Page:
Ask her if she would like to run an after school club for the children.
    Last edited: Oct 14, 2018
  11. grumpydogwoman

    grumpydogwoman Star commenter

    Yes, do a club.

    It's very sad though that teachers aren't capable of saying to co-workers that they're frightfully sorry but they're very busy and need to get on and they've no time to talk beyond their official post day briefing of 10 minutes.

    "Honeybun, you know I love you, but I have stacks to do and I need to get my head down and crack on. So you'll get nothing out of me now. I shall be as silent as the grave doing my planning and marking and so on. Please don't be offended. It's not you. It's me."

    Perhaps it's time to teach teachers how to conduct relationships with people who aren't children.
  12. friedgreentomatoes

    friedgreentomatoes Star commenter

    Many, many years ago, the HOD in the school where I was doing my final teaching practice wrote in her report to my university: "Fried is fantastic with the students but needs a bit of practice with the adults" (sorry, a bit off topic!).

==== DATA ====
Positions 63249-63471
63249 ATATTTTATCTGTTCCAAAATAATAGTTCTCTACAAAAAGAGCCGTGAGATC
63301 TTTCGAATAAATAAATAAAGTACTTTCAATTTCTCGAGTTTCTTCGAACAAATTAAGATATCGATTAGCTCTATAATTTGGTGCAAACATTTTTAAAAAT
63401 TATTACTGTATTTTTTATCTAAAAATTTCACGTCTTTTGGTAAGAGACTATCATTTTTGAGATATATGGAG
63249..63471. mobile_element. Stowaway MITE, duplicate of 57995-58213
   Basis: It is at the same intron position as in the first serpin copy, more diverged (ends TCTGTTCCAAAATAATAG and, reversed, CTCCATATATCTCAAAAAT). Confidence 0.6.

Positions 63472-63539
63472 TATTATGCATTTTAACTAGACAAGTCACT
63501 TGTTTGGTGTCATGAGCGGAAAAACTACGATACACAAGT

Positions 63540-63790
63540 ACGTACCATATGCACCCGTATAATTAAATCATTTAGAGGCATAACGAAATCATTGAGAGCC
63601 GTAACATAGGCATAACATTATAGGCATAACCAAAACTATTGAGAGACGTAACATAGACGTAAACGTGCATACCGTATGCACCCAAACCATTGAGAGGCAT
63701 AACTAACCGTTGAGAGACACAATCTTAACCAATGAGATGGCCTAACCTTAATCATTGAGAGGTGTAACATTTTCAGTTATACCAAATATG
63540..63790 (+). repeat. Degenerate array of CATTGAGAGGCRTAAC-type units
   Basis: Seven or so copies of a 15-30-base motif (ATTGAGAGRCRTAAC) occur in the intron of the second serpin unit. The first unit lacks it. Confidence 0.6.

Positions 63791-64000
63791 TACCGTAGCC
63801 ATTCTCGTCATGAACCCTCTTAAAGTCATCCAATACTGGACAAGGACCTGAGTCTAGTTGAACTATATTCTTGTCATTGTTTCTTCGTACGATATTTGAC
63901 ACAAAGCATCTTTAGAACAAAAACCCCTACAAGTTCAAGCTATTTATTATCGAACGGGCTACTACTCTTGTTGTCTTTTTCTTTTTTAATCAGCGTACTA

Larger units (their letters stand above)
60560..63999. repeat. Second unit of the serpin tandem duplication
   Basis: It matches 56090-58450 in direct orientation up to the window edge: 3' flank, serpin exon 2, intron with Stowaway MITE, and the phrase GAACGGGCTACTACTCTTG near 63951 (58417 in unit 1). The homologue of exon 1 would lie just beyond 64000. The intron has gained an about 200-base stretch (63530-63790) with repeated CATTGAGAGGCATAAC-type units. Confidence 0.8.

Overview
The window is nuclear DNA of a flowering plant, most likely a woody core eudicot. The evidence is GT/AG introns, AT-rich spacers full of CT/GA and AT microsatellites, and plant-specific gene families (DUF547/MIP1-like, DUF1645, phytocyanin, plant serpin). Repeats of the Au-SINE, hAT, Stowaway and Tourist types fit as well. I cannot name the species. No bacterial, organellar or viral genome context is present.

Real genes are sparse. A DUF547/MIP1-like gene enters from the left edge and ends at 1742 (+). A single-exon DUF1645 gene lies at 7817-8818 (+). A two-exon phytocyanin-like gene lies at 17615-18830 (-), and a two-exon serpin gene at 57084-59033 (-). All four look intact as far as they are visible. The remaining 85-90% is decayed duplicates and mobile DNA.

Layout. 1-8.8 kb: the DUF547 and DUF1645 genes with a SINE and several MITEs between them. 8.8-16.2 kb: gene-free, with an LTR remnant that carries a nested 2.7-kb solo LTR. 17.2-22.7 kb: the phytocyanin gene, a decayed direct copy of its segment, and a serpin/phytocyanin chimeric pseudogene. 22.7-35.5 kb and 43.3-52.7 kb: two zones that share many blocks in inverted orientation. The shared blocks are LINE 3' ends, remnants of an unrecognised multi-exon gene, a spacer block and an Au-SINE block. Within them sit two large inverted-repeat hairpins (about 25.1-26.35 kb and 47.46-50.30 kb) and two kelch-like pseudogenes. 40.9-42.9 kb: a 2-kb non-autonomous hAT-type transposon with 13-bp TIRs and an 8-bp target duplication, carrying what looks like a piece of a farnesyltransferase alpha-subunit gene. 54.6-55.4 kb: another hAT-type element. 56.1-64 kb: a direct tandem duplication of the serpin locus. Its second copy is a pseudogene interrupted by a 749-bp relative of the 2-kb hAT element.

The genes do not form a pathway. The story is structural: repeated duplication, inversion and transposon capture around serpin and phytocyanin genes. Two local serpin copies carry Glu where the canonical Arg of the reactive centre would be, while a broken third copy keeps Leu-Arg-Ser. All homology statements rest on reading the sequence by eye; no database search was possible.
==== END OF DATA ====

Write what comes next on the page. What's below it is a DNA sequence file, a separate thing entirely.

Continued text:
13. cleobud

    cleobud New commenter

    Thank you for the advice. This has been going on for a very large number of years and wasn't addressed previously so difficult to bring in now. We don't have enough children for an after school club.
    Many thanks.
    nomad, pepper5 and grumpydogwoman like this.
  14. Geoff Thomas

    Geoff Thomas Star commenter


    And with particular emphasis on SLT. (Apologies to members of SLT who do behave like mature adults)
    Fluffy_Koala, pepper5 and agathamorse like this.
  15. CWadd

    CWadd Star commenter

    This has been going on for years?

    Should have been nipped in the bud. And it needs to be nipped in the bud now.
    pepper5 and agathamorse like this.
  16. caterpillartobutterfly

    caterpillartobutterfly Star commenter

    You surely must do. If the TA is happy to be in school until 6, then they can run a club until 4 and would probably love doing do. You clearly have at least two classes, so plenty of children for the TA to run an art club, sports club, something similar.
    digoryvenn, nomad and pepper5 like this.
  17. grumpydogwoman

    grumpydogwoman Star commenter